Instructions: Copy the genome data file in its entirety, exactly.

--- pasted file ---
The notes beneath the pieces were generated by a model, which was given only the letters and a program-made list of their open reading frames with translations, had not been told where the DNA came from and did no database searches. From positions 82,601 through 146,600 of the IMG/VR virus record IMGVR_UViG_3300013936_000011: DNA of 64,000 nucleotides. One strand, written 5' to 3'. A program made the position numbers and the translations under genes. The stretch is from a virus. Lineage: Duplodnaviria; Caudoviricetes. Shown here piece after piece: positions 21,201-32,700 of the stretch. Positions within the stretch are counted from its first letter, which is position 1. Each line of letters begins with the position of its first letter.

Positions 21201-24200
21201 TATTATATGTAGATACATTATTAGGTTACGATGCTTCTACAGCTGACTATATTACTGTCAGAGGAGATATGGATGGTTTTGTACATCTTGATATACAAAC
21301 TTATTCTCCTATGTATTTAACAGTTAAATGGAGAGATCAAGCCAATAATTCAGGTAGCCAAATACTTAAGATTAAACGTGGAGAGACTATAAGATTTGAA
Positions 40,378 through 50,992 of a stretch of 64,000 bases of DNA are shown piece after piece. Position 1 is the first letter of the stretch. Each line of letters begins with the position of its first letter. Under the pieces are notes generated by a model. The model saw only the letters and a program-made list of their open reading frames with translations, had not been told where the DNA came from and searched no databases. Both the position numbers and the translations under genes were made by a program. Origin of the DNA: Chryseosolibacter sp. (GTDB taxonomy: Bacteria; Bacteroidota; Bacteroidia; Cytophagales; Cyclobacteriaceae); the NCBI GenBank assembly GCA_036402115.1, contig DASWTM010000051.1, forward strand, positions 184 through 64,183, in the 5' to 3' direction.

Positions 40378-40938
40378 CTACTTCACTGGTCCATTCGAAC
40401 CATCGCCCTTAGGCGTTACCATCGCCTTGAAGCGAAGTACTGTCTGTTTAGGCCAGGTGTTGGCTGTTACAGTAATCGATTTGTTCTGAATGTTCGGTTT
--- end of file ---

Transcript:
The notes beneath the pieces were generated by a model, which was given only the letters and a program-made list of their open reading frames with translations, had not been told where the DNA came from and did no database searches. From positions 82,601 through 146,600 of the IMG/VR virus record IMGVR_UViG_3300013936_000011: DNA of 64,000 nucleotides. One strand, written 5' to 3'. A program made the position numbers and the translations under genes. The stretch is from a virus. Lineage: Duplodnaviria; Caudoviricetes. Shown here piece after piece: positions 21,201-32,700 of the stretch. Positions within the stretch are counted from its first letter, which is position 1. Each line of letters begins with the position of its first letter.

Positions 21201-24200
21201 TATTATATGTAGATACATTATTAGGTTACGATGCTTCTACAGCTGACTATATTACTGTCAGAGGAGATATGGATGGTTTTGTACATCTTGATATACAAAC
21301 TTATTCTCCTATGTATTTAACAGTTAAATGGAGAGATCAAGCCAATAATTCAGGTAGCCAAATACTTAAGATTAAACGTGGAGAGACTATAAGATTTGAA
Positions 40,378 through 50,992 of a stretch of 64,000 bases of DNA are shown piece after piece. Position 1 is the first letter of the stretch. Each line of letters begins with the position of its first letter. Under the pieces are notes generated by a model. The model saw only the letters and a program-made list of their open reading frames with translations, had not been told where the DNA came from and searched no databases. Both the position numbers and the translations under genes were made by a program. Origin of the DNA: Chryseosolibacter sp. (GTDB taxonomy: Bacteria; Bacteroidota; Bacteroidia; Cytophagales; Cyclobacteriaceae); the NCBI GenBank assembly GCA_036402115.1, contig DASWTM010000051.1, forward strand, positions 184 through 64,183, in the 5' to 3' direction.

Positions 40378-40938
40378 CTACTTCACTGGTCCATTCGAAC
40401 CATCGCCCTTAGGCGTTACCATCGCCTTGAAGCGAAGTACTGTCTGTTTAGGCCAGGTGTTGGCTGTTACAGTAATCGATTTGTTCTGAATGTTCGGTTT